Research Article: Association of objectively measured sedentary behavior and physical activity with cardiometabolic risk markers in older adults

Date Published: January 18, 2019

Publisher: Public Library of Science

Author(s): Thamara Hübler Figueiró, Gabriel Claudino Budal Arins, Carla Elane Silva dos Santos, Francieli Cembranel, Paulo Adão de Medeiros, Eleonora d’Orsi, Cassiano Ricardo Rech, Guillermo López Lluch.


The aim of this study was to examine the associations between sedentary behavior and different intensities of physical activity with cardiometabolic risk, and to analyze the simultaneous effect of excess sedentary behavior and recommended levels of physical activity on cardiometabolic risk markers in older adults.

We conducted a population-based cross-sectional study on a sample of older adults (60+) living in Florianopolis, Brazil. The objectively measured predictors were sedentary time, light physical activity and moderate to vigorous physical activity, and the outcomes were markers of cardiometabolic risk. Data were considered valid when the participant had used the accelerometer for at least four days per week.

The sample included 425 older adults (59.8% women), with a mean age of 73.9 years (95%CI: 73.5–74.4). Sedentary behavior was associated with lower systolic blood pressure levels (β = -0.03; 95%CI: -0.05; -0.01) and lower HDL cholesterol (β = -0.02; 95%CI: -0.02; -0.01). Light physical activity was not associated with any cardiovascular risk markers after adjustment. Each minute spent in moderate to vigorous physical activity was associated with lower waist circumference (β = -0.15; 95%CI: -0.24; -0.05), systolic blood pressure (β = -0.18; 95%CI: -0.32; -0.04) and plasma glucose (β = -0.18; 95%CI: -0.33;-0.02), and with higher HDL cholesterol (β = 0.10; 95%CI: 0.01; 0.18). Moreover, physically inactive and sedentary individuals had a greater mean waist circumference and lower HDL cholesterol than physically active and non-sedentary subjects.

The results suggest that moderate to vigorous physical activity have a positive impact on cardiometabolic risk markers in older adults. Light physical activity does not appear to have a beneficial effect on the cardiometabolic markers, and despite the benefits provided by the different intensities of physical activity, the simultaneous presence of sedentary behavior and low physical activity level was associated with poor cardiometabolic risk markers.

Partial Text

Cardiovascular diseases (CVD) are a leading cause of death in the world and represent an important public health problem [1]. In 2015, about 28% of deaths in the Americas were attributed to CVD. Among the elderly, two out of five deaths are caused by this group of diseases [2]. The risk of CVD is higher among individuals with altered cardiometabolic indicators, such as a greater waist circumference (WC) [3], higher blood pressure [4] and high concentrations of low-density lipoprotein cholesterol (LDL-c) [5].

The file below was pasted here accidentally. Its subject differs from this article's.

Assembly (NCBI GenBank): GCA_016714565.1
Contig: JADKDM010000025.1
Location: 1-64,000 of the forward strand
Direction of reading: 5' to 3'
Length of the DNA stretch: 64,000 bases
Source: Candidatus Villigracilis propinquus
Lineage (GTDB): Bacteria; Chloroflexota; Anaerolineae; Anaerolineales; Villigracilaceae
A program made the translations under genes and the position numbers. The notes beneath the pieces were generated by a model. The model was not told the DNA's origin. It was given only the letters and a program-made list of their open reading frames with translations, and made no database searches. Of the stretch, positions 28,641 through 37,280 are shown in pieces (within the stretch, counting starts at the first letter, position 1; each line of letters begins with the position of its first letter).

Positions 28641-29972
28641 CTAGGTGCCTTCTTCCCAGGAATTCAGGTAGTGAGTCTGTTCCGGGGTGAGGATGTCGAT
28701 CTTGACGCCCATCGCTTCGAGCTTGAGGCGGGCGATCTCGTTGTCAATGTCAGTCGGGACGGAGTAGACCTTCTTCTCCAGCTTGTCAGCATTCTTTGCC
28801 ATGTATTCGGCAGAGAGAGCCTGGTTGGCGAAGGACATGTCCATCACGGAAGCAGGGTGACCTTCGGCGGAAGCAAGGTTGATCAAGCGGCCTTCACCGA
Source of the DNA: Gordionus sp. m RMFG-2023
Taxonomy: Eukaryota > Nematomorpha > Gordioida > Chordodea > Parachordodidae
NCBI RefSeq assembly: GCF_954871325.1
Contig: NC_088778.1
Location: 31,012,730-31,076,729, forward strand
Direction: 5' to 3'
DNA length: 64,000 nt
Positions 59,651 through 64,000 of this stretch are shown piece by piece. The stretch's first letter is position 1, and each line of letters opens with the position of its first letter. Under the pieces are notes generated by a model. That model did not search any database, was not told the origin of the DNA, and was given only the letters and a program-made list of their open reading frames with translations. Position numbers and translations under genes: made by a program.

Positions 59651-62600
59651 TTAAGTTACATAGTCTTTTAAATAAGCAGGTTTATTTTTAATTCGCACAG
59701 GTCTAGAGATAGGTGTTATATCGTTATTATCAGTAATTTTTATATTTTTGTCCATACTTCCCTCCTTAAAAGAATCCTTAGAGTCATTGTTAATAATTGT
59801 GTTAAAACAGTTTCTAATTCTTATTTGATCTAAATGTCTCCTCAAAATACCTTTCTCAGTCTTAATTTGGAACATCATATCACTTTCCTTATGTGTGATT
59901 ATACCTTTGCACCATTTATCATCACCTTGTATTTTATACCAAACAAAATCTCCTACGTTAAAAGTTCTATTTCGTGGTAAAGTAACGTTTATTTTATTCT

This was a cross-sectional study that used data from the second wave of the “Health Conditions of Older Adults in Florianópolis (EpiFloripa Idoso Study)” conducted in Florianópolis, Santa Catarina, Southern Brazil. The study included older adults aged 60 years and older of both genders living in the urban area. The city is the capital of Santa Catarina state and is characterized by a high Human Development Index compared to the national Brazilian average (0.847 versus 0.755) [23].

The sample included 425 older adults (59.8% women) with valid accelerometer and cardiometabolic data, who ranged in age from 63 to 92 years, with a mean age of 73.9 (95%CI: 73.5–74.4). Overall, the participants had 1 to 4 years of schooling (31.4%) and there was a predominance of non-smokers (59.2%), non-consumers of alcohol (49.6%) and subjects with three or more comorbidities (56.1%) (Table 1).

The results show a significant association between different intensities of PA and SB and markers of cardiometabolic risk in older adults. A longer time spent in SB was found to be associated with lower HDL-c and SBP levels, regardless of the practice of PA. On the other hand, a longer time spent in MVPA was associated with lower WC and blood glucose levels and higher HDL-c concentrations regardless of sedentary behavior, while a longer time spent in LPA was not associated with any cardiometabolic risk markers. In addition, the simultaneous presence of excess SB (> 10 h/day) and failure to achieve PA recommendations (< 150 min/week of MVPA) was related to greater WC and lower HDL-c levels. These results reinforce available evidence that the effects of SB and PA are independent [35], acting differently on cardiometabolic risk markers in older adults according to the time spent in SB and PA of different intensities. Thus, in addition to the characteristics of this population, it is important to clarify the role of synergistic effects of excessive sedentary time and low levels of MVPA on outcomes such as abdominal obesity and HDL-c.   Source:


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